The ECOWAS Community Court of Justice has awarded a cost of $750 against Ghana for wasting its time in a suit filed against the Government of Ghana over the controversial Agyapa deal.
This translates to about GH¢5,611.33 at current exchange rates.
Transparency International (GI), Ghana Integrity Initiative (GII), and the Ghana Anti-Corruption Coalition (GACC) sued the Ghana Government before the ECOWAS Court over the botched controversial Agyapa deal.
The three anti-graft institutions filed the suit in July last year, questioning the government’s move to collateralise the country’s gold without active engagement and consultation with Ghanaians, the true owners of the mineral resource.
They are thus praying the Court to pull the brakes on the deal and for the Ghana government to follow due process.
The Akufo-Addo Administration received intense public backlash on the deal led by civil society, compelling it to withdraw the deal. Strong indications however remained that the deal would be revisited.
When the case was called in the ECOWAS External Court session in Accra on Wednesday, March 23, 2022, a Chief State Attorney, Dorothy Afriyie Ansah, told the Court that the Ghana Government needed one week to enable it to respond to the plaintiffs’ response to their filed defense.
Counsel for the plaintiffs, Olumide Babalola, however, did not take kindly to the prayer.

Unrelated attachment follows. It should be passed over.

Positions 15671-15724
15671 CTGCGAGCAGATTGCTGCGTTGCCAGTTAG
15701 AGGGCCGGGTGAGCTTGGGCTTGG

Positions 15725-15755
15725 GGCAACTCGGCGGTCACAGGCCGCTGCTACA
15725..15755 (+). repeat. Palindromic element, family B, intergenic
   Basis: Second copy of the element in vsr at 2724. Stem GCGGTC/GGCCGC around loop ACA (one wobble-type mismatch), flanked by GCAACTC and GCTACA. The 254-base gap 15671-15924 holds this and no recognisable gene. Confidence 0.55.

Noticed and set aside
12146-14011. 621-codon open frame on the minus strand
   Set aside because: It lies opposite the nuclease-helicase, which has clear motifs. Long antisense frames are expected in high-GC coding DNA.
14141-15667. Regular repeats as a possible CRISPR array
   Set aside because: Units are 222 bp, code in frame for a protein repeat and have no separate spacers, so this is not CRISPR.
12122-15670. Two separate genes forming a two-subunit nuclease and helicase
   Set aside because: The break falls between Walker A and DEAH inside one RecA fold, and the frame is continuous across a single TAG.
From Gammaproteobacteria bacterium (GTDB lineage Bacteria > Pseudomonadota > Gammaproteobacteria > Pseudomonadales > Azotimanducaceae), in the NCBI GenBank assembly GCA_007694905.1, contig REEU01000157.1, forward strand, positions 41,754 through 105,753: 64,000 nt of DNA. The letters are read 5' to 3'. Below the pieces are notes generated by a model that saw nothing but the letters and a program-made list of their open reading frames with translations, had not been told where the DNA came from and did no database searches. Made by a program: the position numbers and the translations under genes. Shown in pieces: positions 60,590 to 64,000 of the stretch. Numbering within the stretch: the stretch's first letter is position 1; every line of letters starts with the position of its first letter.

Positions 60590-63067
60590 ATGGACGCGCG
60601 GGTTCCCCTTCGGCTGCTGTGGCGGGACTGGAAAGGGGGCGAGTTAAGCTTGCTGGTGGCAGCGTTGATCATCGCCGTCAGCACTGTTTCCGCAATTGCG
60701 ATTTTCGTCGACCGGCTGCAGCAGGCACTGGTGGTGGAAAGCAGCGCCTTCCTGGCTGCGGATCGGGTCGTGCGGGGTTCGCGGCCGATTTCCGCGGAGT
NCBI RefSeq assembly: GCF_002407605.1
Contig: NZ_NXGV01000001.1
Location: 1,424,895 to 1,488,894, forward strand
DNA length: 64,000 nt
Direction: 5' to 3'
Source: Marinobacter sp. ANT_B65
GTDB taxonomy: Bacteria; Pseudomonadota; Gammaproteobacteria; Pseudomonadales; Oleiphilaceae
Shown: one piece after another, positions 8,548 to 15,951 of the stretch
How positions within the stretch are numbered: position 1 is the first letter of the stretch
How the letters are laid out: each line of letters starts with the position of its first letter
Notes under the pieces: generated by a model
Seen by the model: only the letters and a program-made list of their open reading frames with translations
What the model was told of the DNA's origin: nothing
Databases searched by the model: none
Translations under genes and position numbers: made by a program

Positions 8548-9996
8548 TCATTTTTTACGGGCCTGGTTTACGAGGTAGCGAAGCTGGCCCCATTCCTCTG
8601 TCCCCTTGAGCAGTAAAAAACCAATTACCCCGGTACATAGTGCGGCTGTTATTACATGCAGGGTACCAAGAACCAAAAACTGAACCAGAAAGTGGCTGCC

He lamented that the Ghana Government has had over one year to file all the necessary responses, and wondered why Ghana was now asking for an adjournment to enable it to respond. He told the court that it was an inconvenience to his side since they had to rebook hotels and change their flights. Consequently, Mr. Babalola said he had no option but to ask for a cost of one thousand dollars against the Ghana government.
Counsel for the Ghana government, Dorothy Afriyie Ansah, however, pleaded with the Court to reduce the cost to four hundred dollars ($400). She explained that the delay was not occasioned by the office of the Attorney General, but by her absence due to an ailment she suffered.
President of the Court, Hon. Edward Amoako Asante, not impressed with the explanation, wondered why no other lawyer took up the case in her absence.
He said that the Court was in Ghana for the sole purpose of the cases and did not have the luxury of such adjournments.
The Community Court further ordered the Ghana government to file all the necessary documents by Monday, March 28, 2022, for the case to be heard on Wednesday, March 30, 2022.
About the Agyapa deal:
The Agyapa Royalty deal was proposed by the government in 2020 to raise funds through mineral royalties for key infrastructure projects, but could not be passed after stakeholders rejected the deal.
The deal became a subject of hot debate after the opposition National Democratic Congress and some stakeholders kicked against it.
The woes of the deal were subsequently compounded by a 64-paged corruption risk analysis report released by the then Special Prosecutor, Martin Amidu.
The government subsequently suspended the deal.